US links with incinerators in SA
It was in February that I was invited to attend a meeting by Rainbow Millennium Power Company in Richards Bay. The meeting was to introduction stakeholders to a proposal to develop a 210 Megawatt power plant in Richards Bay. The project was to be funded by the United States Trade and Development Agency (US TDA). The TDA was said to provide a $534,000 grant to Rainbow Millennium for an $889,543 study. I heard that Rainbow Millennium and the U.S. study contractor Black and Veatch Corporation of Overland Park Kansas was to cover the remaining costs.

At the meeting, I was not surprised to see that the applicant for the project had tried to cover up the fact that the technology being proposed was an incinerator by hiding it behind a label called “circulation fluidised bed technology” However, I was glad to see that civil society had raised the issue that the proposal was an incinerator. This shows that civil society is beginning to understand the environmental and health effects that incinerators pose and that industry and domineering countries such as the US should not dictate to developing nations.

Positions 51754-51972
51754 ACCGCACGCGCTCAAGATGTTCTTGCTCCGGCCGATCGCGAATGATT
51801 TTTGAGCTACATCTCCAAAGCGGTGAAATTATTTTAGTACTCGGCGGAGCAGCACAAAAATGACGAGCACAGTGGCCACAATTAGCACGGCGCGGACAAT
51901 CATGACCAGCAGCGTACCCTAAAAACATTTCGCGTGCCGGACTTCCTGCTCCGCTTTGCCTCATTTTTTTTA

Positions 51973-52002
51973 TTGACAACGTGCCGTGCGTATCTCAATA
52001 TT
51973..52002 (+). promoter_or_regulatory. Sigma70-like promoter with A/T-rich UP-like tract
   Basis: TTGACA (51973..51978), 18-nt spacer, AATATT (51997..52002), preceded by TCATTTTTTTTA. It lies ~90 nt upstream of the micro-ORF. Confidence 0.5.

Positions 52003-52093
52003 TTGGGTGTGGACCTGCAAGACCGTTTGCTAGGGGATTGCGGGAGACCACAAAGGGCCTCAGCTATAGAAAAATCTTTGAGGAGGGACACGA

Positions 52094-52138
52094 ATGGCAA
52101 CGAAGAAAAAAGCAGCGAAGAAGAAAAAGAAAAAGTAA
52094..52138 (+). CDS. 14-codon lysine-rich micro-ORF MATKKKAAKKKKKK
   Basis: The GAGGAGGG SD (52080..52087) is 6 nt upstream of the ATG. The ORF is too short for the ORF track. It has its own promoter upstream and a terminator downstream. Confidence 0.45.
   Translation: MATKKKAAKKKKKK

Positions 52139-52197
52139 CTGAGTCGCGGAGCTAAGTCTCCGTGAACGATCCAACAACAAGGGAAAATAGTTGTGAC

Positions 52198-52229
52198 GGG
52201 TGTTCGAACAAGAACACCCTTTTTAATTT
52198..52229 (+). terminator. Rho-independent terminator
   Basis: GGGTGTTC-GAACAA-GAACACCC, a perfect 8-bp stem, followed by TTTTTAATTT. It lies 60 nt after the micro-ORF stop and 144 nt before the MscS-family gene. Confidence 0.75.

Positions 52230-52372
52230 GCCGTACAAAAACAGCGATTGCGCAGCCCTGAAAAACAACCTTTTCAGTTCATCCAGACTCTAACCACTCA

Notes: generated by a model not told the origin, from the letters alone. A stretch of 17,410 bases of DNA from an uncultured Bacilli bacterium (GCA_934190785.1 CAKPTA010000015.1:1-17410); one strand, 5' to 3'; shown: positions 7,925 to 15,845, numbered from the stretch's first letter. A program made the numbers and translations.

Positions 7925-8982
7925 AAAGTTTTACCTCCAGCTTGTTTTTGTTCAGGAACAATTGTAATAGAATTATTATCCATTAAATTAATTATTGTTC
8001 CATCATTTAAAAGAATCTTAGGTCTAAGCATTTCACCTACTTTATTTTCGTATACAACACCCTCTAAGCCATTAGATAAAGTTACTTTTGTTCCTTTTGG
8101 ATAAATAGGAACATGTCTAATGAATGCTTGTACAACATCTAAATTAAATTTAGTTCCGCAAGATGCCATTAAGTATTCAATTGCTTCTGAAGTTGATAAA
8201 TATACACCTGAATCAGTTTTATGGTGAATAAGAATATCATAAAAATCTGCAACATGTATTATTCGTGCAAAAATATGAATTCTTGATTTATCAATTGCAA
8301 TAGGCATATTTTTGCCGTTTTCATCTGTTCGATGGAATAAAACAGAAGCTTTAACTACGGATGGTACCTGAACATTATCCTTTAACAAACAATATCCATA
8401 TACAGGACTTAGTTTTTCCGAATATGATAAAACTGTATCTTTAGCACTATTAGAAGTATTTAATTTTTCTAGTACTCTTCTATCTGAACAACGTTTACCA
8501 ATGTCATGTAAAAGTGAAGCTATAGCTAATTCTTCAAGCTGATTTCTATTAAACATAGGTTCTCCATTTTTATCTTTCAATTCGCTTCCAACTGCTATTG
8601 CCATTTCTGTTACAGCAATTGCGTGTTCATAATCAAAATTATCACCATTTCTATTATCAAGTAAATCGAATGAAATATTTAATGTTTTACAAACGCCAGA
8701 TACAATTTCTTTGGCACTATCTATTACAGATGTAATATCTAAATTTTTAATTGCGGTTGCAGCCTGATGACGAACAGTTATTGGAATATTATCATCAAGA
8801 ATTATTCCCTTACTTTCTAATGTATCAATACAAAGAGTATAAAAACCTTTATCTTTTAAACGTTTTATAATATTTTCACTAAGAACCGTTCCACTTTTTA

I was quite impressed to hear members of civil society questioning the applicants on health effects of the proposed power plant. Mercury seemed to be one of the concerns during the tea breaks from informal discussions amongst groups. This was important considering that the United Nations Environment Programme (UNEP) has recently stated that 70% of mercury emissions of human origin come from coal-fired power stations. Yet the technology to eliminate most of them already exists.

Other United States links with developing incinerators in South Africa include that of Peacock Bay Environmental Services (PBES) in Sasolburg and their proposal to build a hazardous waste facility, Mondi Paper in South Durban for the construction of a fluidised bed incinerator, the possible hazardous waste incinerator at Thor Chemicals in Cato Ridge and the proposed Kwikpower incinerator at Solid Waste Technologies.